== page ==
Hi! My name is Sonia Singh, and I’m currently an MA student at NYU’s Department of East Asian Studies and a Pathways Fellow with GSAS’s Pathways to the Ph.D. program. I received my bachelor’s degree in Korean Language and Culture, with a minor in English literature, from Rutgers University–New Brunswick. My main concentration was Korean literature, with some research experience in Linguistics and Writing Pedagogy Theory. I also completed coursework and projects within the RU Korean–English Translation & Interpreting Certificate Program and the Rutgers Ewha Study Abroad program.
Q: What got you interested in the EAS MA Program? How do you like the program?
I owe my current success and growth trajectory to the fantastic faculty mentors I had at Rutgers University– to name but a few, Jae Won Chung, Hee Chung Chun, Young-mee Cho, Suzy Kim, Jaehyun Jo, Mi Hyun Yoon, Haruki Eda, Regina Masiello, and Gregory Jackson. They supported me every step of my application process, and thanks to their inspiration, I situated my research strengths & interests with Professor Yoon Jeong Oh’s interests. Yoon displays meaningful and critical attention to transmedia, intermedia, and psychoanalysis within Korean literature and visual culture. With her direction, I’ve discovered new methodologies and sources to aid my future research. My time here has not yet extended past a semester and a few weeks. Yet, our program’s rigor and intensity have already challenged me to grow into a more mature and focused (budding) scholar. New theories and challenging readings can seem daunting at first, but once I talk it through with my peers in EAS, I feel I’ve added something new to my intellectual belt.
Q: Which classes are you enjoying this semester and why?
I’m taking two seminars this semester… Stairways and Frames: Korea’s Visual Cultures with Yoon Jeong Oh and the Ethnography of Media with Gabriel Dattetreyan (Dept. of Anthropology). I absolutely love both courses. They challenge my existing knowledge of visual media and analytical methodologies. My initial training was in literary analysis and cultural studies, but adding media and anthropology to the mix feels exhilarating. The latter course also zooms into India-focused scholarship, which fits perfectly with my ongoing interest in transnational work between Korea and India. Both my parents are from Punjab and, thankfully, have helped preserve our heritage languages in past generations. I want to keep that going and also apply it to my research whenever possible!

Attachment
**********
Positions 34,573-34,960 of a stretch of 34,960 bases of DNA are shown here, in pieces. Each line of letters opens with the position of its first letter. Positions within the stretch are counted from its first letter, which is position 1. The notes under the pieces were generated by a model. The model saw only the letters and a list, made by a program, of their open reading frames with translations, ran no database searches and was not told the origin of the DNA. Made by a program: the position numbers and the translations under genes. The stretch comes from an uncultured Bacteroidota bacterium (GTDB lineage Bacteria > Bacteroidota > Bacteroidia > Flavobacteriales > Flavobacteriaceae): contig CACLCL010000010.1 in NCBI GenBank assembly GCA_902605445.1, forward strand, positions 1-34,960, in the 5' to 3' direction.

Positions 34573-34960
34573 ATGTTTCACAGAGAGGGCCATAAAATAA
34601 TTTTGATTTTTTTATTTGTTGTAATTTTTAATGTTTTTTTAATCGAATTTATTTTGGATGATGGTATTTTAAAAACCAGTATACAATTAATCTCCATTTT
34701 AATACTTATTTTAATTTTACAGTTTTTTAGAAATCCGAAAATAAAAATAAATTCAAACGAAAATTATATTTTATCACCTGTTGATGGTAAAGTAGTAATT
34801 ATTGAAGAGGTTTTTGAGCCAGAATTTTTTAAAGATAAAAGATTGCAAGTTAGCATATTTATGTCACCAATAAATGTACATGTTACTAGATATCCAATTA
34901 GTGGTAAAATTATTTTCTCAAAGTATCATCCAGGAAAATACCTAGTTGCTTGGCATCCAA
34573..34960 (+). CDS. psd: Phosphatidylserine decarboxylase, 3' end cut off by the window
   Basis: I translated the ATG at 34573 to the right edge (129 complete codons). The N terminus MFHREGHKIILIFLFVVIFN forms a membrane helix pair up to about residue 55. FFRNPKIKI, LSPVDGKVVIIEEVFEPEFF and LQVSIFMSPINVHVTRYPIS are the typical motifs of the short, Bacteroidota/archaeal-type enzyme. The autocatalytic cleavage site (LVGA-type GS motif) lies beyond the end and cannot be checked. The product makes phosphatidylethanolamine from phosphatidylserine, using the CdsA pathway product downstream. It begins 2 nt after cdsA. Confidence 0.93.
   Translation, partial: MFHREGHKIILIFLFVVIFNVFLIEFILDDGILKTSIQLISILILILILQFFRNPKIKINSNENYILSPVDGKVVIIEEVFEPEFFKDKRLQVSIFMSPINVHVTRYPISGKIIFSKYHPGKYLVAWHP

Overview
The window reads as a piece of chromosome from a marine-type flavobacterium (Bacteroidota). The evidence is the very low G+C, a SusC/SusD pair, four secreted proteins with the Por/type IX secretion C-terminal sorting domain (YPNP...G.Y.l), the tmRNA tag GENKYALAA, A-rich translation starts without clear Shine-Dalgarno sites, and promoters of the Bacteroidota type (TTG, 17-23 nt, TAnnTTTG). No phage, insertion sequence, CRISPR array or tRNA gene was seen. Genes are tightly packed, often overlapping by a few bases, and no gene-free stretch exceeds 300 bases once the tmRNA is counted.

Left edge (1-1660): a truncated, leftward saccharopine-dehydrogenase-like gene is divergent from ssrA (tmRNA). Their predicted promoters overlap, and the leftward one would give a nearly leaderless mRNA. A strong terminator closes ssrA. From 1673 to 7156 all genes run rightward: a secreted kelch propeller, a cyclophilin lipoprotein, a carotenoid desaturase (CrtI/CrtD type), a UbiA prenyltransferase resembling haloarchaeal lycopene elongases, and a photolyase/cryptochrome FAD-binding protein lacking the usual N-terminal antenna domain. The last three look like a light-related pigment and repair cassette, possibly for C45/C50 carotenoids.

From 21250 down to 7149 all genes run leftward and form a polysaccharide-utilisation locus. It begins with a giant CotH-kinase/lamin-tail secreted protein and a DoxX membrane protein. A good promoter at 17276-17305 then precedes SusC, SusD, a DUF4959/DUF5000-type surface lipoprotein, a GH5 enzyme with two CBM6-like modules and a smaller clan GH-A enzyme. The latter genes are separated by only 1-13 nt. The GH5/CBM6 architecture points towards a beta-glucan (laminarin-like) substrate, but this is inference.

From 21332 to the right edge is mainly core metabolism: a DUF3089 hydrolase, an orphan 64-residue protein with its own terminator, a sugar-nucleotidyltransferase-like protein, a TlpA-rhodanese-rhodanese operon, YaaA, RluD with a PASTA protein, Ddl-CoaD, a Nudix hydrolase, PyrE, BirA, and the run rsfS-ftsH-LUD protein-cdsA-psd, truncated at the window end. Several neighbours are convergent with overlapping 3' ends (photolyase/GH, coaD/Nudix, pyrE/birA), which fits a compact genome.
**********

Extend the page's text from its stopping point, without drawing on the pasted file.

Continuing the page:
Q: What's your focus/concentration?
My concentration is on Contemporary Korean literature and visual culture. My general research interests concern intermedial aesthetics, narratology, Korea and India relations, division/partition literature, webtoons and manhwa, Asian-American diasporic studies, and multilingualism. Intermediality describes media (literature, fine art, film, etc.) as a network of relationships– and understanding certain media via their interaction within and between other media allows us to rethink the “borders” of art forms and mediums. Thus, we can see how certain ideas and stories permeate predetermined/existing borders. Intermedial studies is a burgeoning field, along with sound studies. With my expertise in literature, I’d like to contribute a narratological approach to these fields in the Korean and Indian media contexts.
Q: Are you doing any internships/volunteer work?
Outside of graduate studies, I work as a Researcher with HRCap, Inc., an Asian American global recruiting firm, where I examine both Korean and English material to contribute data-driven market research and predictions to the company's presence in HR conferences, newsletters, and bi-weekly data insights with the Digital Transformation team. In my free time, I also contribute to Passionfruit, a Korean-English bilingual nonprofit organization, as a content writer and translator and to the Columbia Journal of Asia as a graduate peer reviewer.
Q: What are your academic/career goals?
After obtaining my MA, I hope to pursue a Ph.D. in Asian Languages & Cultures to continue researching the intersection of East Asian and South Asian literature and visual cultures (primarily within Korea and India). Ever since high school, my main career goal has been to teach and learn. While I know my skills are transferable to many different positions, my ultimate goal is to be a professor— a position where I can both empower and learn from undergraduate and graduate students interested in my fields. Outside of my career goals in academia, I also have nearer academic goals, such as ongoing publication projects and my upcoming MA thesis project!
Q: Another fun question: What's your favorite EAS-related Book, Movie, or Music? And why?
Aside from scholarship or critical theory, I love Kim Young-ha’s novels, especially I Have the Right to Destroy Myself (나는 나를 파괴할 권리가 있다) and Diary of a Murderer (살인자의 기억법). My peers can attest to how passionate I am about Kim’s work. I also enjoy listening to Korean artists like Penemeco (페노메코), jeebanoff (지바노프), and Rad Museum (라드 뮤지엄), and of course, I jam out to some Bollywood tracks from the 90s and early 2000s. I simply can’t leave my house or do work anywhere without my earbuds and Spotify playlists!